Investment in Early Warning, Disaster Risk Reduction Crucial to Address El NiAo for Well-Being of Future Generations, Speakers Tell Economic and Social Council

The current El NiAo was among the most intense weather patterns of the last 100 years, affecting the food security of 60 million people and requiring nearly $3 billion in humanitarian response, the Economic and Social Council heard today amid calls to mobilize global action by promoting early warning mechanisms, building capacity, investing in disaster risk reduction and enhancing resilience.

“We must remember that El NiAo is not a one-off event, but recurring global phenomena that we must address for future generations – and to achieve the Sustainable Development Goals,” Council President Oh Joon (Republic of Korea) said, opening a special meeting on reducing risks and capturing opportunities around El NiAo, organized at the request of the General Assembly.

Indeed, he said, extreme weather had grown more frequent, bringing about drought, fire, destruction of agriculture, disease and displacement. The Marshall Islands, Federated States of Micronesia and Palau had all declared states of emergency due to drought from El NiAo, while Malawi had declared a state of disaster. As of February, almost 1 million children were facing acute malnutrition in Eastern and Southern Africa, due to food shortages induced by El NiAo. Coordinated and fortified action was needed.

Along similar lines, Robert Glasser, Special Representative of the Secretary-General for Disaster Risk Reduction, said the proportional impact of El NiAo on people and livelihoods was higher in low-income countries and small island developing States. It was vital to translate seasonal forecasts and risk data into risk-informed decision-making and actionable guidance. The Sendai Framework for Disaster Risk Reduction (2015-2030) sought to increase by 2020 the number of countries with national and local risk reduction strategies.

Elena Manaenkova, Assistant Secretary-General of the World Meteorological Organization (WMO), said that, while scientific understanding of El NiAo had increased, the current El NiAo was entering “unchartered territories”, interacting with climate change in ways the world had never before experienced. A vast and growing body of knowledge on El NiAo could now provide policymakers with the earliest warning on potential climate, water and weather problems within their regions. “This is not just about probability of occurrence, but ‘foreseeability’ of impacts,” she said.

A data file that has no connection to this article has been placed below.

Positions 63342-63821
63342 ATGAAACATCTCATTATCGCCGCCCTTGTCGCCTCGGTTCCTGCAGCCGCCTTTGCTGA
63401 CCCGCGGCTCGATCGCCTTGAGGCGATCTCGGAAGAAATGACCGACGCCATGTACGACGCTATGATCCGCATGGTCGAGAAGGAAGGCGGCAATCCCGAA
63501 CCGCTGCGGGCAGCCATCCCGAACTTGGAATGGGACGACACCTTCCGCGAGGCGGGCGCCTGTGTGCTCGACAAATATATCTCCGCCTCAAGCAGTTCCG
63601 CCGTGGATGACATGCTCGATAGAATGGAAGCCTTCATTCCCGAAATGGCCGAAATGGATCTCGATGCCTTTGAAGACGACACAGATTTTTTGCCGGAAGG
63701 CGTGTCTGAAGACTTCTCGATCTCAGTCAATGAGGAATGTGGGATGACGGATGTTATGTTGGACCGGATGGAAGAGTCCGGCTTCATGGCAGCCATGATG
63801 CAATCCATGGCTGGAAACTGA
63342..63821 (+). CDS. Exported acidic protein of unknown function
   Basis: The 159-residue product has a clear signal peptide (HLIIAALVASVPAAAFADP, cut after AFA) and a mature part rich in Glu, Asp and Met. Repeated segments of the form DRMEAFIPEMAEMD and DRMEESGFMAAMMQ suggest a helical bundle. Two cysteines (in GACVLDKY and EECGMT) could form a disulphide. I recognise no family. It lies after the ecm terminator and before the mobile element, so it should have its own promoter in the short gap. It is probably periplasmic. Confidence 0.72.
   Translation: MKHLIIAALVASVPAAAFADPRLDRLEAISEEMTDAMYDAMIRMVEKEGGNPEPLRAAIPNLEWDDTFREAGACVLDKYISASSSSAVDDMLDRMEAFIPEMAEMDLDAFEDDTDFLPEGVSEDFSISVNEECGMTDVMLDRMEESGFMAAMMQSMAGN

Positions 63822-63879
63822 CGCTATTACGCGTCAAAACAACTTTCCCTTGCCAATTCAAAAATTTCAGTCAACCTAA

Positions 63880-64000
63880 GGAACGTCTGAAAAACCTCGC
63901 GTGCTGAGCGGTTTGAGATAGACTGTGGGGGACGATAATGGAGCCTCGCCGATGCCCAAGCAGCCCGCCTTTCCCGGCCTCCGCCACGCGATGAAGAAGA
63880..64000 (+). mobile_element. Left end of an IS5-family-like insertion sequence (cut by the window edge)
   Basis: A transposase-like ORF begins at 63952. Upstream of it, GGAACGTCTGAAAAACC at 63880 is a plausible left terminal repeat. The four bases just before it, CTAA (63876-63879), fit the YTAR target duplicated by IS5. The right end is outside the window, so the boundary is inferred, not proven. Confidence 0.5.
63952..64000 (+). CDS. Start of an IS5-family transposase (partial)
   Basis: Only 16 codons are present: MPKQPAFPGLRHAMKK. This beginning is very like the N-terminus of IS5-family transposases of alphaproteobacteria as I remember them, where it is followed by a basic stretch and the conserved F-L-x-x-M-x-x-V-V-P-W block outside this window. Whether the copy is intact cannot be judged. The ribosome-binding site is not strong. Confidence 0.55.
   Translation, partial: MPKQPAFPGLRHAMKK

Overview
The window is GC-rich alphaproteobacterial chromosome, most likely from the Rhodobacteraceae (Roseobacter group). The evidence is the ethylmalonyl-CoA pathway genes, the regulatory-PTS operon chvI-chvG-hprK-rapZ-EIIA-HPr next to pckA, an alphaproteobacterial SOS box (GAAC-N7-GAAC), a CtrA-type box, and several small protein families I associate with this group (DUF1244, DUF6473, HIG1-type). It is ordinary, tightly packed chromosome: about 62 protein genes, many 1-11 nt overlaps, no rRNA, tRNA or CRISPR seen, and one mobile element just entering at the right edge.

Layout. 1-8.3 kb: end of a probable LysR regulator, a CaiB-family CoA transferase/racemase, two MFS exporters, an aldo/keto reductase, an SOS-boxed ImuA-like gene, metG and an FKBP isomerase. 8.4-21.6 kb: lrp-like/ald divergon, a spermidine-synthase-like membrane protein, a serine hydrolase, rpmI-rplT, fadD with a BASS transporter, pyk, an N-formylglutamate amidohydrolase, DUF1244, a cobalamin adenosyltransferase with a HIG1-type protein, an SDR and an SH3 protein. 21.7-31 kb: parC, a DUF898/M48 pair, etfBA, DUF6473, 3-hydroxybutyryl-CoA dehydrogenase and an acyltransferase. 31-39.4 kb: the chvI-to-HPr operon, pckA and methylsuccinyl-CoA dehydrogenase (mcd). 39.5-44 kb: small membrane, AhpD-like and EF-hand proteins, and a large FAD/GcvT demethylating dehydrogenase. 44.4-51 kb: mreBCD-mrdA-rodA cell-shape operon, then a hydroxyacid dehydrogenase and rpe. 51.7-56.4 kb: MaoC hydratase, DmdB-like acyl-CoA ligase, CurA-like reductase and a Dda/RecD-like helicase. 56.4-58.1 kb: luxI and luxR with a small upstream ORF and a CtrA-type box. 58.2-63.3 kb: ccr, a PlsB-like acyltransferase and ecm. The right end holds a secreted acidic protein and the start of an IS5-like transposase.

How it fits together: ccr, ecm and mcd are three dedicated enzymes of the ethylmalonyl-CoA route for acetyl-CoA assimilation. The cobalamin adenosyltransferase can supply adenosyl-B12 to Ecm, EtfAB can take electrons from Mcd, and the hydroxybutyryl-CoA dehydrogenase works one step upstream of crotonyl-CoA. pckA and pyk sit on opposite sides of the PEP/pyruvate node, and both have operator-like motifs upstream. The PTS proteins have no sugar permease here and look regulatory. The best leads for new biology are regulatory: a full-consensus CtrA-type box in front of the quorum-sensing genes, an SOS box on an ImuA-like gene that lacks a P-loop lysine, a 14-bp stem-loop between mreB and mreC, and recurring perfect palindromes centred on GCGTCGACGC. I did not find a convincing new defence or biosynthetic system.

In a keynote address, Juan Manuel Benites Ramos, Minister for Agriculture and Irrigation of Peru, discussing a culture of prevention, said his country had undertaken a number of steps, including the declaration of a state of preventative emergency in several parts of Peru, establishment of a dedicated council of ministers led by the Minster for Agriculture and initiatives to prepare the population.

The half-day meeting featured a panel discussion on “reducing risks and capturing opportunities” in which five top Government officials from countries affected by El NiAo shared experiences and discussed measures to reduce socioeconomic and environmental impacts. In the ensuing discussion, representatives of Government, civil society and the wider United Nations family outlined initiatives to meet short-term needs and build long-term resilience.

In closing remarks, Wu Hongbo, Under-Secretary-General for Economic and Social Affairs, encouraged affected countries to share information and suggested that the Council serve as a platform in that regard. “It is time to translate commitments into action,” and make countries resilient to future El NiAos, he stressed.

Keynote Presentation

JUAN MANUEL BENITES RAMOS, Minister for Agriculture and Irrigation of Peru, discussed his country’s policy and culture of prevention vis-A�-vis El NiAo. It had undertaken a number of steps, including the declaration of a state of preventative emergency in several parts of Peru, the establishment of a dedicated council of ministers led by the Minster for Agriculture, and initiatives to prepare the population. This year, he said, $1 billion was set aside by the Government for preventative action. Sharing best practices would help in better addressing the phenomenon around the world, he said, before presenting a short video about his country’s El NiAo efforts.

Panel

The Council then held a panel on “reducing risks and capturing opportunities” in which top Government officials from countries affected by El NiAo shared their experiences and discussed measures to reduce the socioeconomic and environmental impacts of the phenomenon. Moderated by Pamela Falk, United Nations Resident Correspondent and Foreign Affairs Analyst, CBS News, it featured presentations by: Juan Manuel Benites Ramos, Minister for Agriculture and Irrigation, Peru; Mitiku Kassa, Commissioner for Disaster Risk Management, Ethiopia; Ahmed Sareer, Permanent Representative of Maldives and Chair of the Alliance of Small Island States; and Dian Triansyah Djani, Permanent Representative of Indonesia to the United Nations. Telmo del la Cuadra, Officer on Risk Assessment of the Secretary for Risk Management of Ecuador, spoke via video link.